Entering the Black Abyss

Jessica Scott

Since I conquered the Black Odyssey (the newest caving adventure with the Legendary Black Water Rafting Co) back last November, and loved every moment of it, I have been dying to get back into those caves. So when asked if I wanted to go back down to Waitomo and do the Black Abyss, I didn’t hesitate for a second. I spent the two weeks leading up to it so excited, and now that it’s over, all I want to do is go back for more.

Once we arrived we were greeted by our guides, who were very friendly, professional and made the trip a breeze. We were taken down to the area where we get suited up into our wetsuits. Wetsuits are not the most flattering of outfits, but when it comes to caving, appearance becomes very unimportant once you’re in the water. I was thankful to have that wetsuit on as the water was cold!

We made the short drive to the cave entrance and walked up to where you do abseil training before going in. It’s very simple and straightforward and it’s helpful to do it so that you get an understanding of how safe you are.  It was then time to go into the cave (the moment I had been waiting for).  We began with a 35 metre abseil into Ruakuri cave, which was so much fun. It gets a little bit tight in one spot, which I initially closed my eyes for, but an impromptu pep talk to myself worked and I opened my eyes and was on my way. Next up was a flying fox, which our guides thought would be fun to do in the dark, so off our helmet lights went and we flew through the cave in complete darkness. 

After this we had a little break before we had to jump into the stream that was below us. This was the part I was least looking forward to. I'm not a fan of jumping into cold water but I knew I had to as it was all part of the Black Abyss experience. It wasn’t actually as bad as I thought it would be, and I even enjoyed the thrill of the jump, and seeing the water rush towards me. The going underwater part was my least enjoyable moment of my day, however, but I soon got over that because I was only under for a second. Once I resurfaced, I realized I'd made it down and was about to see some amazing glow-worms.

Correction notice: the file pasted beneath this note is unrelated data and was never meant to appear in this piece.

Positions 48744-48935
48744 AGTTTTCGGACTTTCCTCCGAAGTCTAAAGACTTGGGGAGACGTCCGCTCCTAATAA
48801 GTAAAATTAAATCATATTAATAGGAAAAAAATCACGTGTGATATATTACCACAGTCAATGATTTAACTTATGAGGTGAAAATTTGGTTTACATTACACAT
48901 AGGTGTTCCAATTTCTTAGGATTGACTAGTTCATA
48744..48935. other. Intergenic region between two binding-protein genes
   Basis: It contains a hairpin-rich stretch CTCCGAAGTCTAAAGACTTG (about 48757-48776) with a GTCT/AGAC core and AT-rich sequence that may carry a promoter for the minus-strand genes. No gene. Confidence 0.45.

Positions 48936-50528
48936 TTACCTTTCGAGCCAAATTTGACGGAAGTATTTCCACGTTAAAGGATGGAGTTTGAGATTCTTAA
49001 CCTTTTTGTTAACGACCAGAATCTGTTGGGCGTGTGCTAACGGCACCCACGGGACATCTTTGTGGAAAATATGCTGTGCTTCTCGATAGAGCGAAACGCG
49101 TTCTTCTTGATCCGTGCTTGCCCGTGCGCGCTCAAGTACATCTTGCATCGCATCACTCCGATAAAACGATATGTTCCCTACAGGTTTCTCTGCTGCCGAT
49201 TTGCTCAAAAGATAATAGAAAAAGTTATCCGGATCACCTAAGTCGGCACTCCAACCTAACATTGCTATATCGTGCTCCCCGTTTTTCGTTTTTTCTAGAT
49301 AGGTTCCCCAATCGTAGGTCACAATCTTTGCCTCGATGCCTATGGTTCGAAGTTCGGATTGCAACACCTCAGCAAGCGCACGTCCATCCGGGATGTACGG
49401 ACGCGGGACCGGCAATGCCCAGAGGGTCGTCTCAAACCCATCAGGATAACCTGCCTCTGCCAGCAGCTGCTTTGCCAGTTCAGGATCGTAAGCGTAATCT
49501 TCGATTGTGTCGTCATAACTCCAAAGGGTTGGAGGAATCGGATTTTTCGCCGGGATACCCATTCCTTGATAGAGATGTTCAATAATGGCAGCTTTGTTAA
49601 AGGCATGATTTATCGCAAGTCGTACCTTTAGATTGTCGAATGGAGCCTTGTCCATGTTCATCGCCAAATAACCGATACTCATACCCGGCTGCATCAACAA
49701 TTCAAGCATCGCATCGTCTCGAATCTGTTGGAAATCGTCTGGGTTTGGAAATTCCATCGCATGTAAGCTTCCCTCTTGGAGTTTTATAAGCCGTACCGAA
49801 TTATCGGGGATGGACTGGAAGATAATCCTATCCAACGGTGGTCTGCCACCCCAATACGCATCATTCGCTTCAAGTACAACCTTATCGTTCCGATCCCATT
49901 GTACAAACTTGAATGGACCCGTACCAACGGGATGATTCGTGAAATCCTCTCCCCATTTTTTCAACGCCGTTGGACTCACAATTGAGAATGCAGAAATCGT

We all made our way down the stream, at first by using a rope to guide us, and then after that we all linked up with each other and paddled our way under the glow-worms, which was an incredible experience. It really is like looking up at hundreds of stars. We then had to paddle back in the same direction we came from, and headed towards the first little waterfall to go down. There’s a slide built into the side of it which we slid down, face first, which was awesome fun. We then waded through shallow (and sometimes not so shallow) water to make our way out of the cave. On the way some of us crawled through some tight spaces for an added bit of fun. To get out of the cave you have to go down a small tributary off the main stream and since we were about 60 metres underground by this point, the only way out was by going up, and by going up I mean going up waterfalls! The first waterfall was the biggest one, and the guides helped us place our hands and feet in the right place as we climbed and pulled ourselves up into the top of the waterfall. The second one didn't involve as much climbing but again we were told where to place our feet and hands. Once up that last one we could start seeing daylight again, and we emerged from the cave back out into the open air, feeling amazing and wondering where the time went because it all happened so fast.

The whole experience is about 5 hours (that includes meeting the guides and getting ready), and a moderate level of fitness is required as it is quite challenging in parts. The Black Abyss tour is a must-do for everyone and Black Water Rafting should be added to everyone’s bucket list. It’s now been ticked off of mine and I would do it again in a heartbeat.

 
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